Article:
Hubble views a galactic oddity

Hubble views a galactic oddity
Credit: ESA/Hubble & NASA, R. van der Burg; Acknowledgment: L. Shatz

The ultra-diffuse galaxy GAMA 526784 appears as a tenuous patch of light in this image from the NASA/ESA Hubble Space Telescope. This wispy object resides in the constellation Hydra, roughly four billion light-years from Earth. Ultra-diffuse galaxies such as GAMA 526784 have a number of peculiarities. For example, they can have either very low or high amounts of dark matter, the invisible substance thought to make up the majority of matter in the universe. Observations of ultra-diffuse galaxies found some with an almost complete lack of dark matter, whereas others consist of almost nothing but dark matter. Another oddity of this class of galaxies is their unusual abundance of bright globular clusters, something not observed in other types of galaxies.

Hubble captured GAMA 526784 with the Advanced Camera for Surveys (ACS), which was installed in 2002 by astronauts during Hubble Servicing Mission 3B. Since then, the instrument has played a pivotal role in some of Hubble's most impressive scientific results, including capturing the Hubble Ultra Deep Field. The ACS has also photographed Pluto in advance of the New Horizon mission, observed gargantuan gravitational lenses, and found fully formed galaxies in the early universe.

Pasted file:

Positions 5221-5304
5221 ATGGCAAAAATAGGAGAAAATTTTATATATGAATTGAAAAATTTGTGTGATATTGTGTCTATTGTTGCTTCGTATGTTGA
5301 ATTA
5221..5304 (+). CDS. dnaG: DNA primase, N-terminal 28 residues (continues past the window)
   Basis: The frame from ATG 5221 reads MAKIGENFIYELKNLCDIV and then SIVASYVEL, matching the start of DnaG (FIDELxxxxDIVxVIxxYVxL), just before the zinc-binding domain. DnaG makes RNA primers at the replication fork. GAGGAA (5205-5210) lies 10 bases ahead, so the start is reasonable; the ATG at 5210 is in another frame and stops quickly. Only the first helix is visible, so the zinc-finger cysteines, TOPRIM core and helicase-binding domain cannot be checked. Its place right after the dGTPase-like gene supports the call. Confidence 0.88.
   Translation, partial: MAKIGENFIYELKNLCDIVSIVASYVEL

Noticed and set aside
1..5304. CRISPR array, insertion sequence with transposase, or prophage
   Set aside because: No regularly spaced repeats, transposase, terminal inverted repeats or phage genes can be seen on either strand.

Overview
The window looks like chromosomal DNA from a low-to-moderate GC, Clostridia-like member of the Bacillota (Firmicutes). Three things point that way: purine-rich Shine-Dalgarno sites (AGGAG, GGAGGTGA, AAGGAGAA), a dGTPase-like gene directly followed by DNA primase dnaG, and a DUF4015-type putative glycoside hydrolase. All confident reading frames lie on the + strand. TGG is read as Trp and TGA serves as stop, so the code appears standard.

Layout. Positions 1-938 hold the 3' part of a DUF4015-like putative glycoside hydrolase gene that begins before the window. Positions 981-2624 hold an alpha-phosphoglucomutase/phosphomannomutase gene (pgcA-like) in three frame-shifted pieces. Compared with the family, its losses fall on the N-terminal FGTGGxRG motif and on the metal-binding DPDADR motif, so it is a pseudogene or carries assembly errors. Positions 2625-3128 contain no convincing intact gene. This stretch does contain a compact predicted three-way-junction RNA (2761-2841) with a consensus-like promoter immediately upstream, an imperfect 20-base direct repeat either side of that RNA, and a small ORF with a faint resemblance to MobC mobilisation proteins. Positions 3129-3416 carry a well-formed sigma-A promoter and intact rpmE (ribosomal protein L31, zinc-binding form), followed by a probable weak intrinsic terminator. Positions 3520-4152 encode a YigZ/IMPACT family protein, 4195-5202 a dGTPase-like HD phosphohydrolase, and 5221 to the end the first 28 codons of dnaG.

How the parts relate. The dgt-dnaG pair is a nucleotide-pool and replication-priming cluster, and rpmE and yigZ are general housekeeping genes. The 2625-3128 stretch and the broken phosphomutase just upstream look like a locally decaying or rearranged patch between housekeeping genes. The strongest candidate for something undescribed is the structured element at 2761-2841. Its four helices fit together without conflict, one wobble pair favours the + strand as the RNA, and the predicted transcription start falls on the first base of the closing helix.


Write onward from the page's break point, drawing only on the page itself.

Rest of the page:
This image comes from a set of Hubble observations designed to shed light on the properties of ultra-diffuse galaxies. Hubble's keen vision allowed astronomers to study GAMA 526784 in high resolution at ultraviolet wavelengths, helping to gauge the sizes and ages of the compact star-forming regions studding the galaxy.

Citation: Hubble views a galactic oddity (2022, May 3) retrieved 21 June 2024 from https://phys.org/news/2022-05-hubble-views-galactic-oddity.html
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